The Future of Real Estate in the Life Sciences Sector | Allen Matkins

WHAT FACTORS MAKE A CITY A HUB FOR THE LIFE SCIENTIFIC INDUSTRY?

Certain cities like Boston, San Francisco, and San Diego are major hubs for the life science industry. Chad Urie explains why. “It’s no different from tech,” he said. “It’s all about talent. Where does it come from? Is it already there? Can I recruit effectively and quickly? What’s the talent pipeline so I can keep feeding my business? “Because candidates for life science jobs require specialized education and training, companies will locate in areas with a large enough talent pool.

What factors play a role in creating the “right” environment for life science companies to develop and thrive? Talent, venture capital groups, and real estate to fuel growth, noted Urie. “You generally find people who become serial entrepreneurs, who tend to keep repeating and doing things over and over, just on a larger scale,” he noted. “These things have been around for a long time in San Francisco and Boston. It’s evolving in San Diego. “

WHAT ABOUT OTHER MARKETS?

While the secondary markets are slowly developing; It is difficult for a city to create this talented environment from scratch. Since the workforce in the life sciences industry is highly specialized, the availability of talent in a particular area plays an important role. Many cities in the US have tried to create centers of innovation and start life sciences. However, Rosetta noted that “it is not an easy thing to do because you need a critical mass of talent who specialize in different sectors or subjects within the life science industry to continue growing.” In addition, real estate must be available into which companies can scale.

However, Nikki Lin is optimistic about Los Angeles’ future as a center for life sciences. “The organic development of San Diego, the openness, the willingness of the community to join the scientific community – that was interesting and a footprint a little smaller than in Los Angeles,” she said. “We wonder if we have the right institutional context in Los Angeles. We have the universities, we have the research institutes, we have the community, we have a large population to work with. However, we are far apart. For Los Angeles, we feel that the time is now. “

Urie noted that his company had not had any life science deals outside of San Diego until last year. Now it works in markets like Los Angeles, Seattle, Houston, Austin, Chicago, and Pittsburgh. Why the change? “Ultimately, you are returning to what talent is,” he said.

What other factors are influencing secondary market development? The right educational programs in local universities and a hospital system can make collaboration easier.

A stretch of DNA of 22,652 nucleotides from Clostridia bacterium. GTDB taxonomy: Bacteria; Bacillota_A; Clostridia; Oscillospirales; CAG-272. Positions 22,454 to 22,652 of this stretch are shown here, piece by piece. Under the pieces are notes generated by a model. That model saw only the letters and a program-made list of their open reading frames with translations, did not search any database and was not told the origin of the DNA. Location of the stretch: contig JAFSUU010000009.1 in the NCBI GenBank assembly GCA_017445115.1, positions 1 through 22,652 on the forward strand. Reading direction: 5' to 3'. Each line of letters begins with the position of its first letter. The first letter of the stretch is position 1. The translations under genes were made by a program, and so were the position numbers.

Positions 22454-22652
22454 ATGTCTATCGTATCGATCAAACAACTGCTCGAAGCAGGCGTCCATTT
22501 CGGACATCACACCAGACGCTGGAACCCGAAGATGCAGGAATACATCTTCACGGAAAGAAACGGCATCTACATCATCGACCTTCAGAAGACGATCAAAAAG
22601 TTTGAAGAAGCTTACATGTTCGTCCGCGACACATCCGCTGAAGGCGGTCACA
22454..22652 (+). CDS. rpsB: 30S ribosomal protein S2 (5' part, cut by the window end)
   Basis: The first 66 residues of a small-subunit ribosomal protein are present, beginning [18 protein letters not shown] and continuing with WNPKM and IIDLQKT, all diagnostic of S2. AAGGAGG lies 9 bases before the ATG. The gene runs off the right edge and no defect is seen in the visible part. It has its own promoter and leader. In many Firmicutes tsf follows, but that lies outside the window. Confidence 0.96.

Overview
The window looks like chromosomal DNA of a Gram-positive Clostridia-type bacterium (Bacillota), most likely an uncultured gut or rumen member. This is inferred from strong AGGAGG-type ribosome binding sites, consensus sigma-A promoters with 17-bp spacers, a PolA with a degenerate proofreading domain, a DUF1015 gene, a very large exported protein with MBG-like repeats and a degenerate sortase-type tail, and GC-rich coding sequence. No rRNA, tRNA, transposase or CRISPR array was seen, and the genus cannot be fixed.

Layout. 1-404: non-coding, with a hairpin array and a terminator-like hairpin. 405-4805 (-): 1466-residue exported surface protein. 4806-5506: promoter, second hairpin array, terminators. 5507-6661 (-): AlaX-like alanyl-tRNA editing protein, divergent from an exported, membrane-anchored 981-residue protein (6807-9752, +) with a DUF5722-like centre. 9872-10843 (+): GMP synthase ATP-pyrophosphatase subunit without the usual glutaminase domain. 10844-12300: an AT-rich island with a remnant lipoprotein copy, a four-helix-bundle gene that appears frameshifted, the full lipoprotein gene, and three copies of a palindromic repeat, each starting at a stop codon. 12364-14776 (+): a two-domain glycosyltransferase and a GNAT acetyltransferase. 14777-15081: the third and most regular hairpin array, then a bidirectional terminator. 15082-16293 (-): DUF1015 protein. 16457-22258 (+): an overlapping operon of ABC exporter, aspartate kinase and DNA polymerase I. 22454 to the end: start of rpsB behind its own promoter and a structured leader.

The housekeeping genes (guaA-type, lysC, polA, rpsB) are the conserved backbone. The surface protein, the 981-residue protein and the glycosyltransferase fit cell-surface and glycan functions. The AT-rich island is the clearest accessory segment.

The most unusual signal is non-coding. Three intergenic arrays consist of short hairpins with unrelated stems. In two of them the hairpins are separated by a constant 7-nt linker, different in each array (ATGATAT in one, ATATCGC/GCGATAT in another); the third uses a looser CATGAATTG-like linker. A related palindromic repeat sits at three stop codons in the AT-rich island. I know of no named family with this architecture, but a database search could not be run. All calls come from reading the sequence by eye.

CONVERTED SPACE AGAINST NEW SPACE

Given that there is a lot of free space in the marketplace, especially retail space, panellists were asked if life science companies can use spaces that have been remodeled for their specific needs.

While several landlords are willing to remodel existing spaces, Rosetta’s business is focusing on basic, purpose-built buildings due to the specific needs of life science companies and their need for laboratory space. There are always sacrifices associated with conversions. They usually need to be done quickly and rented out quickly, and in the end the building may not yet fully meet the needs of life science companies. It’s a big investment with some risk.

Lin noted that a converted lab space might be the right choice for a company moving into the next stage of development, but a larger, more established company might need a floor space. Even so, remodeling is needed to attract newer incubators to relocate to a specific area and develop that area as a hub for life sciences.

Other factors influencing the feasibility of converting existing space for life sciences include zoning requirements and the impact on nearby office and / or residential areas. Most people don’t want a research lab in their backyard, especially when it comes to diseases, pharmaceuticals, and various chemicals.

WILL THE GROWTH CONTINUE?

The COVID-19 pandemic has put the life science industry first, and the growth has been significant. Will it go on like this?

All panelists agree. Lin noted that government funding dollars are a good barometer in this regard. For example, UCLA received $ 1.4 billion in research funding last year. When this type of investment in research and development flows at an academic level, it is sure to lead to more growth in life science companies.

In addition, there is a growing tendency to view the life sciences industry as part of national security. While such companies wanted to expand in areas that would lower their operating costs – perhaps overseas – it is now more profitable to operate domestically as there is much more funding available.

Many large real estate developers now have dedicated staff who focus almost entirely on doing business with life science companies. Given the current growth in the industry and the high likelihood that that growth will continue, this trend will undoubtedly continue for the foreseeable future.